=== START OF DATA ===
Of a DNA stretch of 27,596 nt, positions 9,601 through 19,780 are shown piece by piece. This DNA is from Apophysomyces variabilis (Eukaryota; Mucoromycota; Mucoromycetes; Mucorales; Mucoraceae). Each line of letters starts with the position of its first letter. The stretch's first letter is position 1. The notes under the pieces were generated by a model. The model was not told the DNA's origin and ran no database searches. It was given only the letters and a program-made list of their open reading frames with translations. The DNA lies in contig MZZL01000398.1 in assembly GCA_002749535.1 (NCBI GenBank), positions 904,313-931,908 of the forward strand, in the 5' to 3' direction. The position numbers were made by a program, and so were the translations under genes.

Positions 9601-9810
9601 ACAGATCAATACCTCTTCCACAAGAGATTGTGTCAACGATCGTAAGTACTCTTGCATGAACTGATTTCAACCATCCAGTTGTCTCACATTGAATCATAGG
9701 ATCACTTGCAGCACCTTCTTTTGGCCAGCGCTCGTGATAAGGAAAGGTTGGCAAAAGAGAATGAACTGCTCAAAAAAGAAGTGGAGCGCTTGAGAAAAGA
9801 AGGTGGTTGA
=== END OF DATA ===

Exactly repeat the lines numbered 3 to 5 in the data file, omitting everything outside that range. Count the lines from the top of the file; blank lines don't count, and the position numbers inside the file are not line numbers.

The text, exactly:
9601 ACAGATCAATACCTCTTCCACAAGAGATTGTGTCAACGATCGTAAGTACTCTTGCATGAACTGATTTCAACCATCCAGTTGTCTCACATTGAATCATAGG
9701 ATCACTTGCAGCACCTTCTTTTGGCCAGCGCTCGTGATAAGGAAAGGTTGGCAAAAGAGAATGAACTGCTCAAAAAAGAAGTGGAGCGCTTGAGAAAAGA
9801 AGGTGGTTGA